The outgoing head of the head of the United Nations Emergency Ebola Response Mission (UNMEER) said today that communities are going to play a big role in defeating the “nasty disease” in West Africa by stamping out outbreaks while they are small and not allowing them to become bigger.
“Ebola is a very nasty disease, and it’s going to present us with some very unpleasant surprises I fear going forward,” Anthony Banbury told UN Radio in Monrovia, Liberia. “And that’s why we really need to strengthen our capabilities.”
“What’s so important is that we have good surveillance on the ground so we can have early detection of any outbreak and a rapid response capability so that any outbreak that is detected we can stamp quickly while it is a small outbreak and not allow it to become a big outbreak,” Mr. Banbury said.
Mr. Banbury, who is ending his tour of duty on 3 January 2015, met with Liberian President Ellen Johnson-Sirleaf during his two-day visit to Liberia and said he was “extremely pleased” with the progress he saw on the ground when he visited an area which has suffered from the outbreak.
He credited the “really important” role communities are playing and will continue to play in bringing to an end the outbreak, which has so far affected more than 20,000 with over 7,800 deaths, mostly in Guinea, Liberia and Sierra Leone, according to the World Health Organization.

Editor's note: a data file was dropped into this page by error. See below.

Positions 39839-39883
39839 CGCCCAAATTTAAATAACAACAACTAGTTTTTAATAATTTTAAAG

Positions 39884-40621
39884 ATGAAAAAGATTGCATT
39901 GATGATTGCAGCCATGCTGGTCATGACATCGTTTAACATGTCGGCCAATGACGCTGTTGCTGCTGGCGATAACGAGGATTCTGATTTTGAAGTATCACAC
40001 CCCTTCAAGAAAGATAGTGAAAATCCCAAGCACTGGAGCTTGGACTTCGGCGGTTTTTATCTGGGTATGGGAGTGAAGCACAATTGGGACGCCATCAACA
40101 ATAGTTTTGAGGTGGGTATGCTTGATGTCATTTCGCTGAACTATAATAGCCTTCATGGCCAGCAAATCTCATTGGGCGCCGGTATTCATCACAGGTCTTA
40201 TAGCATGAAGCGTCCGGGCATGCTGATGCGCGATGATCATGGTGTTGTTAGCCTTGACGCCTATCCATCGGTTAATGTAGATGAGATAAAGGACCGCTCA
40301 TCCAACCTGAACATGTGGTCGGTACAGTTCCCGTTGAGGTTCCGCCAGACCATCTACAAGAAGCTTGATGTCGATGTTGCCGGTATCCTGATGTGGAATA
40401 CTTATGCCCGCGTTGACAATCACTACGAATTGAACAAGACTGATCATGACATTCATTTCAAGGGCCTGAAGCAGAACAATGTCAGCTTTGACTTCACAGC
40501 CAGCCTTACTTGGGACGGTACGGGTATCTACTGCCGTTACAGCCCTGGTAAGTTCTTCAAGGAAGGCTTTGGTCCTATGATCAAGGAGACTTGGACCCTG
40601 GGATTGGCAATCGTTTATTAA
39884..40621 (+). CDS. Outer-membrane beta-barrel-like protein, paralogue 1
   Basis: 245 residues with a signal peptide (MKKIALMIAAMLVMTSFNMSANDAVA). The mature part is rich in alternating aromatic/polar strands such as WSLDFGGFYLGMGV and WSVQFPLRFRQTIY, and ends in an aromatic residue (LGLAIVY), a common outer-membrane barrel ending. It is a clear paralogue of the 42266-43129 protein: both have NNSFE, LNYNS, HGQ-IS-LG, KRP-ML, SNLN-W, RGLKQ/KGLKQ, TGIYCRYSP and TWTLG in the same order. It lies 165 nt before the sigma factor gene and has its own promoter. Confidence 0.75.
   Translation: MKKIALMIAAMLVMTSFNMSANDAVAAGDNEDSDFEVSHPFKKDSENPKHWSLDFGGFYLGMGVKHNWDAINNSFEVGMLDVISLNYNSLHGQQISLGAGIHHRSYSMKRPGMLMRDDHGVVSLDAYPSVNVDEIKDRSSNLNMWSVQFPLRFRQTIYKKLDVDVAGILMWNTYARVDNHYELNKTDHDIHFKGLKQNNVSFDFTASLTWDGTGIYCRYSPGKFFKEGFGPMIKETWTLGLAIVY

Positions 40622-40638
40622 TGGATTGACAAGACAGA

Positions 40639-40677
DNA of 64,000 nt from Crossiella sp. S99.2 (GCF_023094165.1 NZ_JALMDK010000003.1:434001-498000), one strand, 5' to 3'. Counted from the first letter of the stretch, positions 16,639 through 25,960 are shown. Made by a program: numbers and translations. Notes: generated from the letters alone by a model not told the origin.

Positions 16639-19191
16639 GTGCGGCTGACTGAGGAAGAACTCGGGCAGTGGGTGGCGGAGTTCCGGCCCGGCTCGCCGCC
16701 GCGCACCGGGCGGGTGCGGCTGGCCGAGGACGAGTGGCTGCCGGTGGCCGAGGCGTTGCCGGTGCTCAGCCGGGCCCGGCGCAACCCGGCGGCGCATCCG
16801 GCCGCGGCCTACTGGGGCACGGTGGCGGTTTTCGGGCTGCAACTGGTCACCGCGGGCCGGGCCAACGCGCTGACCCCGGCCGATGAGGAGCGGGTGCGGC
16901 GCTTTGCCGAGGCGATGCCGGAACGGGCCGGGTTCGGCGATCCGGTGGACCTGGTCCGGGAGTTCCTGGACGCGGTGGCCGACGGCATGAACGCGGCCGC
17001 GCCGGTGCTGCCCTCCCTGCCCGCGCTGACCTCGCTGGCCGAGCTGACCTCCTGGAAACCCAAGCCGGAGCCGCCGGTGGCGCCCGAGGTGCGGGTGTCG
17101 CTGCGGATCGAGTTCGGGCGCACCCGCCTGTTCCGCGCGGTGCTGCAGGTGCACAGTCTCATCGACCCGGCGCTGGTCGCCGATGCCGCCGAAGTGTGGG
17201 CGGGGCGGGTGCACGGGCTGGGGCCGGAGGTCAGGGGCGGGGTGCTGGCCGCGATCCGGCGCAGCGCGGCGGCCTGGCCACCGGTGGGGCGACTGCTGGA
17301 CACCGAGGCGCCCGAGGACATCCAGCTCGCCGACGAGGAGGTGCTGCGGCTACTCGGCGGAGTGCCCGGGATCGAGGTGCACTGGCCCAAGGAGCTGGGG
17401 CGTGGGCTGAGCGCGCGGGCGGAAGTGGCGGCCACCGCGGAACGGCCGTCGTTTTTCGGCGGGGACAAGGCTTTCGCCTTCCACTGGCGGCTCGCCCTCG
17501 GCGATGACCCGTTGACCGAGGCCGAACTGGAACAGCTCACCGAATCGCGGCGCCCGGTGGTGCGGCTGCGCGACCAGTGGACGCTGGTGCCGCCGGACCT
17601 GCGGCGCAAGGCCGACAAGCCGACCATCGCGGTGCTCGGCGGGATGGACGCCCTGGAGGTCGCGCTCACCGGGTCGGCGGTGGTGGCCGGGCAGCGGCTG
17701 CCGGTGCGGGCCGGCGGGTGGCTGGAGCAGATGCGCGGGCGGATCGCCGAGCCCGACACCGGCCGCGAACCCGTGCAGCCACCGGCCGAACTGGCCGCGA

“It’s working,” he said. “We just need to do more.”
While acknowledging the difficulty in getting Ebola response workers to some of the remote areas, he emphasized the importance of a district by district strategy and said: “We really need to be present out in the districts.”
UNMEER, meanwhile, reported that on 29 December, a healthcare worker was diagnosed with Ebola after returning to Scotland from Sierra Leone, and the patient was transferred to a specialist treatment centre in London the following day. Authorities reported that two more people were being tested for the virus, according to UNMEER.
And in Guinea, the UN mission also reported today that the UN Development Programme (UNDP) made additional incentive payments to 758 health personnel working in four Ebola treatment facilities in Guinea to ensure their continued engagement in saving patients. Together with UNMEER and the World Bank, UNDP assisted the Guinean Ministry of Health ensured that $220,000 were deposited in local banks.
Mr. Banbury will be succeeded by Ismail Ould Cheikh Ahmed of Mauritania as the head of the first UN-system wide operation to tackle a health emergency.